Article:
304 pages | 11 B/W Illus.
This book will inspire and spark grassroots action to address the inequitable impacts of climate change, by showing how this can be tackled and the many benefits of doing so.
With contributions from climate activists and engaged young authors, this volume explores the many ways in which people are proactively working to advance climate justice. The book pays special attention to Canada and the Great Lakes watershed, showing how the effects of climate change span local, regional, and global scales through the impact of extreme weather events such as floods and droughts, with related economic and social effects that cross political jurisdictions. Examining examples of local-level activism that include organizing for climate-resilient and equitable communities, the dynamic leadership of Indigenous peoples (especially women) for water and land protection, and diaspora networking, Local Activism for Global Climate Justice also provides theoretical perspectives on how individual action relates to broader social and political processes.
Showcasing a diverse range of inspirational and thought-provoking case studies, this book will be of great interest to students and scholars of climate justice, climate change policy, climate ethics and global environmental governance, as well as teachers and climate activists.
"This engaging collection provides compelling reasons for ‘starting close to home’ when responding to the challenges of climate change. A range of fascinating case studies show that thinking locally is vital for understanding the complex flows of people, power and knowledge that shape environmental problems and solutions. A watershed can be both place and turning point; what a brilliant idea to showcase the diverse mobilisations of climate justice on the shores of the Great Lakes at this pivotal time for the planet."-- Sherilyn MacGregor, Reader in Environmental Politics, The University of Manchester, UK
"A compilation of rich and deeply moving 'stories' from young climate justice leaders and activists which make a compelling and truly inspirational read." -- Tahseen Jafry, Professor and Director, The Centre for Climate Justice, Glasgow Caledonian University, Glasgow, UK. ?
"This book shares stories from the frontlines of those fighting for climate justice. The often personal accounts inform and inspire, from the everyday politics of how we eat, work and play, to labour movement organizing, community initiatives, and direct action to inspiring ideas for reconnecting through art and the sacred. This book serves as an important reminder and inspiration to all those concerned about climate justice of what we can do in our daily lives to make a difference." – Leah Temper, ecological economist, scholar activist and filmmaker based at McGill University, Montreal, and the Autonomous University of Barcelona.
"How do we foster a compassionate response to the human dimensions of today’s climate changes? This is the challenge that this volume meets head-on as it considers the global calls for dealing with climate injustices from a regional grounding, and thus shows us how local actions can scale up to a global response in the absence of meaningful political leadership. Drawing from actions in the areas of policy, education and community-building, this edited book offers a diversity of case studies and a wonderful Action Glossary that can inspire each of us to re-think ways of growing into our time of climate justice." -- Timothy B. Leduc, Assistant Professor, Wilfrid Laurier University, Canada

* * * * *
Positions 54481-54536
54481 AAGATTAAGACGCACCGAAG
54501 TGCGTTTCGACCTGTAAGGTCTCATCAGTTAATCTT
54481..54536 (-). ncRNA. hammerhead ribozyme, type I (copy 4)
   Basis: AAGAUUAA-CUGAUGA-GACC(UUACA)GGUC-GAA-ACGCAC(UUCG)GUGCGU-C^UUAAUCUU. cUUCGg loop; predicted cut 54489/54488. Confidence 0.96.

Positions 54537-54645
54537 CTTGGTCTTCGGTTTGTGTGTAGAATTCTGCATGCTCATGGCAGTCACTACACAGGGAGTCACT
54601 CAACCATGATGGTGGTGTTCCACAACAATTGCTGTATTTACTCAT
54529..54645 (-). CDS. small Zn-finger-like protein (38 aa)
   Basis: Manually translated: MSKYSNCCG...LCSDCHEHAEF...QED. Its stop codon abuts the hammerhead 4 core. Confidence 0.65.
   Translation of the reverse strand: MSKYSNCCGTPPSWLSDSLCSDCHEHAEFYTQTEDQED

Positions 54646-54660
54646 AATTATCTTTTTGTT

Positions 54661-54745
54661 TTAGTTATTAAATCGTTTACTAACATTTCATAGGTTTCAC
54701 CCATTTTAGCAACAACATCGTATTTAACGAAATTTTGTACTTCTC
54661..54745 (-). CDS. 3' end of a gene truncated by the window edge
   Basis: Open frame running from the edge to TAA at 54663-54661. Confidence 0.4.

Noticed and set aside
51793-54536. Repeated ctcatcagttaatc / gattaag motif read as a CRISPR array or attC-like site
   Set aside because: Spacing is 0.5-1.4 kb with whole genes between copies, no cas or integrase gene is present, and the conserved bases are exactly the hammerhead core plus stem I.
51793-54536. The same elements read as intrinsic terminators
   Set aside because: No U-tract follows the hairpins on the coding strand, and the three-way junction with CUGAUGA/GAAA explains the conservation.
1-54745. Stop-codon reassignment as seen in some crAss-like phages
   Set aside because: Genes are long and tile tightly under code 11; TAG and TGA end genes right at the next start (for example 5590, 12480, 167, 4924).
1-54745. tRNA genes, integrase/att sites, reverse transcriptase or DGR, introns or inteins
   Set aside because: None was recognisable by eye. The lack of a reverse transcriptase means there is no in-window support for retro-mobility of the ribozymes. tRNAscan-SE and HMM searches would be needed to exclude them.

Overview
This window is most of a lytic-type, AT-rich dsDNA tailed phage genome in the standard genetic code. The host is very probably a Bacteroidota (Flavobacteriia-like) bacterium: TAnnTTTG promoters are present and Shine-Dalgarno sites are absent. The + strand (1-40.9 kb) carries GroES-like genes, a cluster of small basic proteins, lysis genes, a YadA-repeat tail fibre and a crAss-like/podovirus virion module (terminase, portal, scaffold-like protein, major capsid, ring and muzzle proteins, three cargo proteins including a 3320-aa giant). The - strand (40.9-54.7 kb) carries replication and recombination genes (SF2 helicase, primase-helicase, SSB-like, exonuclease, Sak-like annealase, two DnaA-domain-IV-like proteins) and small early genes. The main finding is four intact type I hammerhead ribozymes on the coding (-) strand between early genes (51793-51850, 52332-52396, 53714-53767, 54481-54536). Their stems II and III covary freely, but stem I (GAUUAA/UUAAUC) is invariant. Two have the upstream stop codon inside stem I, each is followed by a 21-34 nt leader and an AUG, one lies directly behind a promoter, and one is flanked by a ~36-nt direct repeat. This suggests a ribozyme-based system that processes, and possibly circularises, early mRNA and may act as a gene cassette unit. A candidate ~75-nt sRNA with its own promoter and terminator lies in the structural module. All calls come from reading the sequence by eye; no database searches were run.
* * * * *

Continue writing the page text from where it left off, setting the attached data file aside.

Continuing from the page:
1. Introduction: Climate Justice, the Great Lakes, and the Earth
Patricia E. Perkins (with Martin Sers)
Part 1. Fairness in Public Policies
2. Carbon Cuts, Not Job Cuts: Steps Toward a Just Transition in Canada
3. Why Ending Oil and Gas Production in Canada is Essential to a Just Transition Both at Home and Abroad
Daniel Horen Greenford
4. Should the Poor Pay More? Community Energy Planning and Energy Poverty in Ontario
5. Vulnerable Communities and Municipal Climate Change Policy in Toronto
Monica Krista de Vera
6. The Right to Remain: Community-Led Responses to Land Dispossession in the Context of Global and Local Climate Injustice
7. International Advocacy for Climate Victims in Bangladesh
8. Refugee Sponsorship and Canada’s Immigration Policy in Times of Climate Change
Michaela Hynie, Prateep Kumar Nayak, Teresa Auntora Gomes and Ifrah Abdillahi
9. Out of Credit: Climate Finance in the Face of Climate Debt
Part 2. Personal Action and Local Activism
10. The Fossil Fuel Divestment Movement: A View from Toronto
11. I Eat, Therefore I’m Evil: The Personal Food Dilemma of Big-Picture Thinking
Caitlin Bradley Morgan
12. Free Food for Justice
13. Building Social Capital to Increase Disaster Resilience
14. Cultivating Community Resilience to Climate Change Impacts: Lessons Learned from a Community-Based Response to Tropical Storm Irene in Vermont
Kelly Hamshaw and JoEllen Calderara
15. After the Flood: Coming Together for Toronto
Laura Gilbert and Claire-Hélène Heese-Boutin
Part 3. Education, Consciousness-Raising, And Collective Visions
16. Aamjiwnaang Toxic Tours and Climate Justice
17. The Great Lakes Commons: Working with Water and Adapting Our Movement to the Great Lakes
18. Planting Seeds for Grassroots Activism with Youth
19. Reconciliation in The Watershed
20. Climate Justice Montreal: Who We Are and What We Do
21. Listen, the Youth are Speaking: The Youth and Climate Justice Initiative of Western New York
Lynda H. Schneekloth, Rebekah A. Williams, and Emily Dyett
22. Education Reform in The Struggle for Climate Justice
Gabriel Yahya Haage and Natália Britto dos Santos
23. Photographs, Performance, and Protest: The Fight for Climate Justice through Art
24. Conclusion: Moving Ahead for Climate Justice
Patricia E. Perkins